Enis, in Keppel and Wickens (2004) the authors make a rather compelling argument against the R^2 effect size as reported in SPSS (i.e, SSa/SStotal) as opposed to omega squared, using their notation on page 164: (SSa - (a -1)MS s/a)/(SStotal + MS s/a)..they comment that omega squared "takes the sampling variability into account and so is most relevant to the population you are studying" (p. 167) and that, in their opinion, r^2 (which statistically can be shown) tends to inflate the variation accounted for.....however, SPSS does not report omega squared so one would need to hand calculate this estimate
Keppel, G., & Wickens, T. D. (2004). Design and analysis. (4th Ed.). Upper Saddle River, NJ: Pearson. "Dogan, Enis" <[hidden email]> wrote: Thanks to all who replied to my question. Any comments on the relationship between partial-eta squared and partial R squared? Also eta-squared looks to me like a part R squared. Any thoughts? Enis -----Original Message----- From: SPSSX(r) Discussion [mailto:[hidden email]] On Behalf Of Nicholas J.S. Gibson Sent: Wednesday, July 19, 2006 12:37 PM To: [hidden email] Subject: Re: effect size: eta-squared vs partial eta-squared A quick search on "eta" in the archives will confirm that some variant of this question comes up pretty frequently! Unfortunately SPSS still has no capability to report total eta-squared values or the SS values needed to calculate total eta-squared values for mixed-model ANOVAs by hand (unless this functionality has since been added to SPSS 14/15). When Kyle Weeks last commented on this (Jan 2003 -- see http://www.listserv.uga.edu/cgi-bin/wa?A2=ind0301&L=spssx-l&P=R2708&m=24 876 ) he said this feature was on the "wish list" but I don't know if it has since become a reality. If someone knows of development or planned development on this it would be useful to know about it. Reporting partial eta-squared values would indeed be misleading given that when summed they can exceed 1. Unfortunately without SPSS reporting total eta-squared values it is likely that researchers do erroneously report partial values. Other articles on this include: Timothy R. Levine & Craig R. Hullett. (2002). Eta squared, partial eta squared, and misreporting of effect size in communication research. Human Communication Research, 28, 612-625. Pierce, C. A., Block, R. A., & Aguinis, H. (2004). Cautionary note on reporting eta-squared values from multifactor ANOVA designs. Educational and Psychological Measurement, 64, 916-924. http://www.montana.edu/wwwpy/Block/papers/Pierce,Block,&Aguinas-2004.pdf Nicholas Gibson -- Nicholas J.S. Gibson, Ph.D. Psychology and Religion Research Group Faculty of Divinity, University of Cambridge West Road, Cambridge, CB3 9BS, UK tel +44 (0)1223 763010 * mob +44 (0)7970 757524 * fax +44 (0)1223 763003 http://www.divinity.cam.ac.uk/pcp/personnel/nicholas.html > Date: Tue, 18 Jul 2006 12:01:26 -0500 > From: "Alexander J. Shackman" > > see also > > http://web.uccs.edu/lbecker/Psy590/es.htm > and > http://web.uccs.edu/lbecker/SPSS/glm_effectsize.htm > > On 7/18/06, Dogan, Enis wrote: > > > > Dear all > > > > > > > > SPSS reports partial et-sq as opposed to eta-squared. > > > > I found in the literature the rule thumb for eta-squared as small > > (0.01), medium (0.06), and large (0.14) (Cohen, 1988). > > > > Does this apply to partial eta-squared as well? > > > > Also, the definition of eta-squared gives me the idea that it is no > > different than what some of us call partial R squared. > > > > Am I right? > > > > > > > > There is rumor out there that "researchers erroneously report > > eta-squared values as representing classical eta-squared values" > > > > http://carbon.cudenver.edu/~haguinis/APMinpress.pdf > > > > > > > > Any value in this argument? > > > > > > > > Thanx > > > > > > > > Enis > > > > > > > > Dale Glaser, Ph.D. Principal--Glaser Consulting Lecturer--SDSU/USD/CSUSM/AIU 4003 Goldfinch St, Suite G San Diego, CA 92103 phone: 619-220-0602 fax: 619-220-0412 email: [hidden email] website: www.glaserconsult.com |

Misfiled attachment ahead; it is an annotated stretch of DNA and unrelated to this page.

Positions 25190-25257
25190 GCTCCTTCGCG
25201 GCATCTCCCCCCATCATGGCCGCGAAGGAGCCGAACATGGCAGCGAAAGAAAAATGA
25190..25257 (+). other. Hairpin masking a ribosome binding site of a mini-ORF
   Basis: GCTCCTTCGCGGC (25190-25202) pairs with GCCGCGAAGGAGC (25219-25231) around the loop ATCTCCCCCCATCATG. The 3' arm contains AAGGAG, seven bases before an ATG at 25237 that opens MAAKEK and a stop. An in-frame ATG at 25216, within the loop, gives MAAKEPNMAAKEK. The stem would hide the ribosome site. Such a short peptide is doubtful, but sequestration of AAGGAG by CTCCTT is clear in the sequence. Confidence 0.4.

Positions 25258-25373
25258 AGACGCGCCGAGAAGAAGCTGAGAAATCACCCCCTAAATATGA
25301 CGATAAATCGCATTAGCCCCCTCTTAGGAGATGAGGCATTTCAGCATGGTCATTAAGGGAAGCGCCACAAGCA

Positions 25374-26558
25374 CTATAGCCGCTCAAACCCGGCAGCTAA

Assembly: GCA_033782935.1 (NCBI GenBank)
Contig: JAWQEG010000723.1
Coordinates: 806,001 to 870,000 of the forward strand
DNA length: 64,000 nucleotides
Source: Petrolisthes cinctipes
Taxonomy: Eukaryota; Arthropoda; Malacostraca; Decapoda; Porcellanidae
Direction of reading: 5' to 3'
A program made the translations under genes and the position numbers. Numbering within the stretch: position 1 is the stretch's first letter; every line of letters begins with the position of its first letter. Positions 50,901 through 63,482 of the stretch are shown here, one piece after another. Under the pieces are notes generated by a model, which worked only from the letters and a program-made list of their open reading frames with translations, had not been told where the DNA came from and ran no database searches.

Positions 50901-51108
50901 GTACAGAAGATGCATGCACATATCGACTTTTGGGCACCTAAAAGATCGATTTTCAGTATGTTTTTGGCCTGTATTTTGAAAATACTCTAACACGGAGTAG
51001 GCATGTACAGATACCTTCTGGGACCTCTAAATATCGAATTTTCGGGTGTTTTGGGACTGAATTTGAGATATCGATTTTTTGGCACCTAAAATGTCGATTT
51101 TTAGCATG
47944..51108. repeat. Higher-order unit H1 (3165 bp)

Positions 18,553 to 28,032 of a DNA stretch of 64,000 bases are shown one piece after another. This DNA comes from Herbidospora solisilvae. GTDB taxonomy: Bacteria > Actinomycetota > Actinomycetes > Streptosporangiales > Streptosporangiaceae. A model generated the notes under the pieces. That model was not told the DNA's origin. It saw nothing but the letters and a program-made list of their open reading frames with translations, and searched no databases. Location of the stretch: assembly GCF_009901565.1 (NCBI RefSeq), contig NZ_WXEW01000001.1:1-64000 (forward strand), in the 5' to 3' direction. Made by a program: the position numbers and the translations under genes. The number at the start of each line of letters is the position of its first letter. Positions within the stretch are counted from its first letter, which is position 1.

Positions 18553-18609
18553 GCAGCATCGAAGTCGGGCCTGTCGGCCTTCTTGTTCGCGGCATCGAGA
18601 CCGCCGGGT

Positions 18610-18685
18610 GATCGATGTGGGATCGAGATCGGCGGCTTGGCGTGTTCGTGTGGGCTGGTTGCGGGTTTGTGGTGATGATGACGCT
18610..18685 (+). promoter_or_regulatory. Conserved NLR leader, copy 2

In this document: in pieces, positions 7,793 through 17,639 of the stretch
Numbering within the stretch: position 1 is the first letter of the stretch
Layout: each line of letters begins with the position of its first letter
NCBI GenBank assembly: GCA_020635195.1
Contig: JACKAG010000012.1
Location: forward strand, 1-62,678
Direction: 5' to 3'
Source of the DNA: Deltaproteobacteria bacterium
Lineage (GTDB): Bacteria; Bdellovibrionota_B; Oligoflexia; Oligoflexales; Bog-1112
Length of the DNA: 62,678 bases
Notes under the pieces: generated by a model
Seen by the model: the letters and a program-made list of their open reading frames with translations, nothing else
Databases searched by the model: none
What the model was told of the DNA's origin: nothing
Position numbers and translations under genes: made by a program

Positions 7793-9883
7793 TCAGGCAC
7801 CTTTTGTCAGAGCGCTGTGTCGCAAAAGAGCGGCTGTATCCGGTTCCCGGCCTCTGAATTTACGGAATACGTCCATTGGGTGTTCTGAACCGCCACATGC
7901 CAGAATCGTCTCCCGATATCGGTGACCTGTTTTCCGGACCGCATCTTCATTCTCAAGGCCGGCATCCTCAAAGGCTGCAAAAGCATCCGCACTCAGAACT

Hi